But with the iPod Touch, what's Apple's excuse for locking up the platform? Why can't I write programs for this device? Who might it hurt? Why is Steve announcing that he's playing cat-and-mouse with developers who intend to do so? Is Apple so far removed from its customers that even when the latter overwhelming votes for extending a device (by downloading iPhone programs in the hundreds of thousands), Apple's response is, "No, you can't do that. We know what you want, you don't. You want AJAX apps, you just don't know it yet."

That sure reminds me of the old, crappy Apple. The one that almost went bankrupt because of its hubris.
When Apple disallows third parties from writing to its platforms, then everybody suffers. The users suffer because they don't get to use the added functionality of their devices, the developers suffer since there are less opportunities to extend Apple's software and Apple suffers because less people buy their gizmos and consumer relations are soured. Innovation often doesn't happen at the center -- it happens at the edge, and Apple does not have a monopoly on good developers or good ideas.

Apple's poisonous politics don't stop at simply excluding developers from its platforms -- they permeate the very coding tools engineers use to create. I submit to you the bizarre incidents of Apple crippling both the dtrace and gdb versions on OSX. Both programs' source contain uncommented portions of code that disallow low-level examination of certain Apple-built programs, including iTunes. These suspicious lines are not in any other version of these utilities on any other platform. Why Apple did this is anyone's guess -- it seems rather stupid to try and outwit many extremely talented programmers who will inevitably discover these unpleasant surprises (as they did). What is certain is that Apple's handicapping of OSX versions of open-source tools make Macs a less attractive purchase for developers.

Now we turn to iTunes and its accompanying Digital Rights Management (DRM), which is quite the antithesis of Apple's "It just works" slogan that it uses to push its products. iTunes has an elaborate system of "Authorization" that limits the number of computers on which one can play their music. To play a song from another computer, you must get that computer to "authorize" yours. which requires it dialing Apple HQ to ensure that this is all right with Mr. Jobs. If you don't happen to have a network connection at that point, you can't make this connection and thus can't play your friend's music -- tough luck. Of course, only a total of 5 computers can be authorized per source computer, so if your friend has already authorized the limit, he'll have to de-authorize someone else (perhaps even himself, which is allowed -- revoking the right to play songs he paid for via the iTunes store on his own computer... the gall of Apple amazes me!), at which point that person who was just de -authorized will start wondering why she can't play certain songs on her computer. What a mess. I find it repulsive, not to mention inconvenient, that I need to ask a corporation's permission to listen to certain songs in certain ways.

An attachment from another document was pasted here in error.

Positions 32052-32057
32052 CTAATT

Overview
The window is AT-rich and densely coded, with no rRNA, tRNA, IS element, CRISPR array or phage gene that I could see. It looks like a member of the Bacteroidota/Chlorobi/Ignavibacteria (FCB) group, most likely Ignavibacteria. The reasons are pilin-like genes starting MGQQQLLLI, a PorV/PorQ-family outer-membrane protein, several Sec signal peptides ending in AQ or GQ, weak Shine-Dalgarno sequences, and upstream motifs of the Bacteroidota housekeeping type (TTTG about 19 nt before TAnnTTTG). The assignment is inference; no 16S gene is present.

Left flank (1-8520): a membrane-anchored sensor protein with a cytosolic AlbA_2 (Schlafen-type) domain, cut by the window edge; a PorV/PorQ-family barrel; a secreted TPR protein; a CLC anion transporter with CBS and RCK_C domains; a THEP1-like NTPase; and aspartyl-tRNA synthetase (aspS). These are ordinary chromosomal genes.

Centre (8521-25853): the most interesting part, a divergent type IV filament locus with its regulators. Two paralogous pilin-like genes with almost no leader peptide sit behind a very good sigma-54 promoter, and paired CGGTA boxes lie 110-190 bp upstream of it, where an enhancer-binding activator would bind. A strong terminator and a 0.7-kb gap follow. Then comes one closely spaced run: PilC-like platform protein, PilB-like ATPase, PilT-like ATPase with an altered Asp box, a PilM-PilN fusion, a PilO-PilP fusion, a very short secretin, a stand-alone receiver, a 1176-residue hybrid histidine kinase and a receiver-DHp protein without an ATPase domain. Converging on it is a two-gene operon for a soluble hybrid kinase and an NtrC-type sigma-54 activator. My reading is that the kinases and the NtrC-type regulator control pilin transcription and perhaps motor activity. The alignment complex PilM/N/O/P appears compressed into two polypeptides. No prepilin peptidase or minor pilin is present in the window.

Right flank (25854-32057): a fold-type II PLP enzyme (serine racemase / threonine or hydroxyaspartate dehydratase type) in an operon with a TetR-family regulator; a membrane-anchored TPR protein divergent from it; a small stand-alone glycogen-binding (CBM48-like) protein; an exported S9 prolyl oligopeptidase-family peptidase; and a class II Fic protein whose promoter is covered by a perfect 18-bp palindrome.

iTunes also has a bad habit of rolling back its already limited functionality with its frequent 'upgrades.' iTunes 4.5 decreased the amount of CDs one can create with a single playlist from 10 to 7 and also detected and blocked similar playlists. iTunes 4.7.1 took away the previous ability to stream music to anyone on a local network. One wonders when the march towards never being allowed to play any music anywhere will stop. And let's not forget the insidious 'features' that Apple included in iTunes from the very beginning: the draconian measure of embedding user data into songs [1] they purchased (presumably as a deterrent against file-sharing) and restricting iTunes-purchased songs to be played the iPod only to the exclusion of all other digital music devices. [2] [3]

I can already hear the Apple faithful clamoring that all of these malfunctions are not the fault of Apple, but the fault of the record companies whose music Apple licenses. Even Steve Jobs wrote a much-cited article which put the blame for DRM at the feet of the RIAA constituents. This "They made me do it" excuse, as John Lech Johansen points out, is quite lame because Apple both refuses to open up FairPlay (its DRM scheme) to other companies and applies DRM to songs whose labels do not require their songs to be DRMed. Not to mention that other online music services have managed to operate without DRM just fine. Amazon can do it, Magnatune can do it, why not Apple? For a very good reason: Apple profits from the lock-in that DRM provides them (see Johansen's article for some telling quotes from Apple employees). Apple is today's main proponent and user of DRM at the same time that it makes overtures declaring its wish to end DRM once and for all. This is pure hypocrisy. If you hate DRM so much, Mr. Jobs, then put your money where your mouth is and take all the DRM (in its many shapes and forms) out of your products. Apparently Apple's CEO prefers cash in his pocket to shooting straight with the public.

Apple loves controlling how people use its products. Unfortunately for Apple, users often don't like being told exactly how they are supposed to use their computer, digital music player, et al. And people extremely dislike having unnecessary restrictions placed on products for which they paid a substantial amount. Limiting and sometimes rolling back the functionality of a company's products (and therefore angering customers and third-party developers) is not a winning strategy in the long term. Apple would do well to abandon it.

[1] I also responded to many posts on the linked Lifehacker discussion board. It's amazing to see how willing people are to let Apple dictate right and wrong to them. I also wrote about this on one of my other blogs.
[2] Makes me all the more embarrassed that I wrote a gushing article about iTunes for a school magazine when it came out as a freshman in college.